Bees and food security

When we talk of bees, what comes to your mind? Honey?
Well, I thought that honey is all there is to bees. However, from an interview with beekeepers during the 18th BEENET Conference and Techno-Fora a held at Punta Villa last month, I was reminded of what we’ve learned in grade school – that bees ensure biodiversity and food security through pollination.
Pollination, according to MBG Net, is the transfer of pollen from a stamen to a pistil. It is through this process that seeds are formed; the seeds bring about new plants.

The Philippines has diverse bee species and there is a need to protect them, according to Cleofas Cervancia, professor and president of Apimondia Commission for Asia.
“Even if we provide all the necessary conditions for plants to grow, these are useless without pollination,” she said.
According to beekeeper Antonio Baconawa in his report “Strategic Framework for Beekeeping Development in the Philippines”, the Philippines has European honey bees (Apis mellifera), Asian honey bees (Apis cerana), stingless bees (Trigona spp.) and indigenuous bees Apis dorsata (AD).
“That is why we can be proud to have such rich diversity. Beekeeping in other parts of the world is almost dying because of virus diseases and colony collapse disorder which is caused by many factors – genetics, pesticides and climate change because the bees’ season are shortened. Even cellphones are suspected culprits,” said Cervancia.
“What’s important is for us to protect our local species. That is why our policy makers should regulate the incoming bees from adjacent communities. Check them for pests and diseases. Require a health certificate. Bees are potential pests as they carry pathogens. For example, once a small high beetles enter the Philippines, they can infest our mangoes, strawberries, avocados, pineapples and bananas, among others,” she said.

Alejandro Fajardo, science research and extension specialist of the University of the Philippines in Los Banos, said the bee industry is valued at P2.8 million.
“For honey, we import 400 metric tons a year. We produce 80 to 100 tons a year. So, there’s a big gap that we need to fill up,” he said.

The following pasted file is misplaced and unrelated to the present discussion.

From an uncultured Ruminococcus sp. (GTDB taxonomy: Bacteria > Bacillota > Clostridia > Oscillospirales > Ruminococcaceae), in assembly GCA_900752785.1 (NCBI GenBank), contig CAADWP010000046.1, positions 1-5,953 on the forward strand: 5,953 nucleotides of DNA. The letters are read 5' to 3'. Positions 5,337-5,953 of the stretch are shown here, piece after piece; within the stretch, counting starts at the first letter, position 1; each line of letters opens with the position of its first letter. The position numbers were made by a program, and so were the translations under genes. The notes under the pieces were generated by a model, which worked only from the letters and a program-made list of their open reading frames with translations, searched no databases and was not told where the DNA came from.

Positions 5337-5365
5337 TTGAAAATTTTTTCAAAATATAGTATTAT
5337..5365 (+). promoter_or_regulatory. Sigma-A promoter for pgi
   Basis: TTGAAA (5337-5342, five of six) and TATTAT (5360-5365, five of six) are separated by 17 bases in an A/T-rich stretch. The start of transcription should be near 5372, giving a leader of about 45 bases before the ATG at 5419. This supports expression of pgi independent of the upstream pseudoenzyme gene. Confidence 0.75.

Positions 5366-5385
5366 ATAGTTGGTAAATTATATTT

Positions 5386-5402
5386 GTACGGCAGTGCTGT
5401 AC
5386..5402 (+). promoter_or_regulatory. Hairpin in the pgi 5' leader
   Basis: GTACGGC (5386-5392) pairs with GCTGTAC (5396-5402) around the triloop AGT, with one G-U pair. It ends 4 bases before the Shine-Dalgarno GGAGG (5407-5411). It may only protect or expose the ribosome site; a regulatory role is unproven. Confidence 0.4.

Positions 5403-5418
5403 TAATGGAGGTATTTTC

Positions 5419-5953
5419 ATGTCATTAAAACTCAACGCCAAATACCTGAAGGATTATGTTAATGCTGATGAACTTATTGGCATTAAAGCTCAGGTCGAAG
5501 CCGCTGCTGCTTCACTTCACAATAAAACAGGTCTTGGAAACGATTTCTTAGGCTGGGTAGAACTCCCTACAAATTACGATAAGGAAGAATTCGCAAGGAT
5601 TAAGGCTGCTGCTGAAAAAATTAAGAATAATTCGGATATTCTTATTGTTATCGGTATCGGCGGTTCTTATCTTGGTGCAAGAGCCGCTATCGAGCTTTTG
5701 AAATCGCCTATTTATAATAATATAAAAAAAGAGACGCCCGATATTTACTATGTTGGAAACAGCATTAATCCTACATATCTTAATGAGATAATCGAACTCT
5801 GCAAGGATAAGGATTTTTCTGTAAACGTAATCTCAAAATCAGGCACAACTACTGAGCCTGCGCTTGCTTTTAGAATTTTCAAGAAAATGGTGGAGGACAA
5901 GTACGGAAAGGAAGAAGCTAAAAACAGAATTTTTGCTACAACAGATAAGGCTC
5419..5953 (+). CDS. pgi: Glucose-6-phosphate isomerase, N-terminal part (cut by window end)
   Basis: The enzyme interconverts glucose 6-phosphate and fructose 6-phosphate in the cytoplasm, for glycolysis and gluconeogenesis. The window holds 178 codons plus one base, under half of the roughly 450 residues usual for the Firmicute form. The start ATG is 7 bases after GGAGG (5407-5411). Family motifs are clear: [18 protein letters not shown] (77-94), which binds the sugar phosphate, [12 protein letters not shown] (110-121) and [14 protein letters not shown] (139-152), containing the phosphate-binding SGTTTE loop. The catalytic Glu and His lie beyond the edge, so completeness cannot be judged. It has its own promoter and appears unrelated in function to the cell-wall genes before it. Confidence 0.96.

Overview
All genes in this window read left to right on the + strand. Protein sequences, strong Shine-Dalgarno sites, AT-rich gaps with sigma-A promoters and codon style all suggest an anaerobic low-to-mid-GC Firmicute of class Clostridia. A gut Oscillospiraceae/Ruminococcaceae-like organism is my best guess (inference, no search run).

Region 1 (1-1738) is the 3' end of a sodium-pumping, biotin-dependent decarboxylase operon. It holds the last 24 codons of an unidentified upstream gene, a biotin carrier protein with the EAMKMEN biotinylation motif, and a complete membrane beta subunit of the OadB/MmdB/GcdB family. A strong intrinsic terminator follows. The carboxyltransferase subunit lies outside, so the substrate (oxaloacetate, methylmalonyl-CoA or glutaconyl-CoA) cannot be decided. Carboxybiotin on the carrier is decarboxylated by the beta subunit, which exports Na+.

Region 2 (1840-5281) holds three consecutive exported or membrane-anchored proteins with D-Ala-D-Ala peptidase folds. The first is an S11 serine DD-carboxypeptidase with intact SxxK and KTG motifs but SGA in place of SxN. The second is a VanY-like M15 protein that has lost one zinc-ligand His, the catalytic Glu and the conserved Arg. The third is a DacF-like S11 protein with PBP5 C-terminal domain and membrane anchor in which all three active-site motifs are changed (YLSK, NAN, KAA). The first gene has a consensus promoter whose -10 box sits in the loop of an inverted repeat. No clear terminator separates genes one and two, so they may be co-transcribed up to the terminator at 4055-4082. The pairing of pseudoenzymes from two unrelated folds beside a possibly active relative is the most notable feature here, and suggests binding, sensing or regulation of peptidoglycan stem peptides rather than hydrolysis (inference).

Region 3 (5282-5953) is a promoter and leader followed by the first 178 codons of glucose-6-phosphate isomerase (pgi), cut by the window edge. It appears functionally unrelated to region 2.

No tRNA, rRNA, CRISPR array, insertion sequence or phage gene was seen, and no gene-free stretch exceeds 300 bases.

“For now, our diversification focuses on pharmaceutical and cosmetic products. Large companies like Procter and Gamble incorporate honeybee products like beeswax and pollen in their shampoos. There are also local enterprises that put honey in their cosmetic products,” he said.
However, the supply is not guaranteed because the Philippines rely on other countries, thus he stressed the need to boost the local supply.

“The current thrust of the government is on its National Greening Program, specifically on pollination,” Fajardo added.
He cited as an example, the country’s need to boost its copra oil production.
“We are importing copra oil from Indonesia. So, the DA plans to incorporate beekeeping in coconut production in order for the Philippines to compete in copra oil production,” he said.
Johndom Dumagtoy, a beekeeper from Luzon, added, “Bee is an essential insect that will increase the yield of coconut. In Bicol, we are now trying to validate the results of our research that bees in coconut areas have caused a 30 to 70-percent increase in yield.”
Baconawa, in his report, encouraged coconut farmers to support beekeeping. “Coconut plant produces food for bees all year long in the Philippines. The country has at least 3 million hectares of coconut plantation. Coconut farmers belong to the poorest of the poor in the country. A hectare of coconut earns a measly P10,000 per year. The average land holding of coco-farmer is 1.5 hectares. The beekeeping project would increase the coco-farmer’s income by 10 times,” he wrote.
Thus, recently, the Department of Agriculture is beefing up its support for beekeepers.
Dumagtoy said, “We have made a beekeeping roadmap until 2016 and we hope to start the projects this year.”
Fajardo added that the DA has approved 21 related projects with P1 to P1.2 million budget each. “That’s P21 million in addition to the initial fund of P10 million that the DA through its High Value Crop Development Program, gave. The initial fund will be used to increase bee colonies in order to produce basic products like honey, pollen, propolis and beeswax.”* (The News Today, August 2, 2012)

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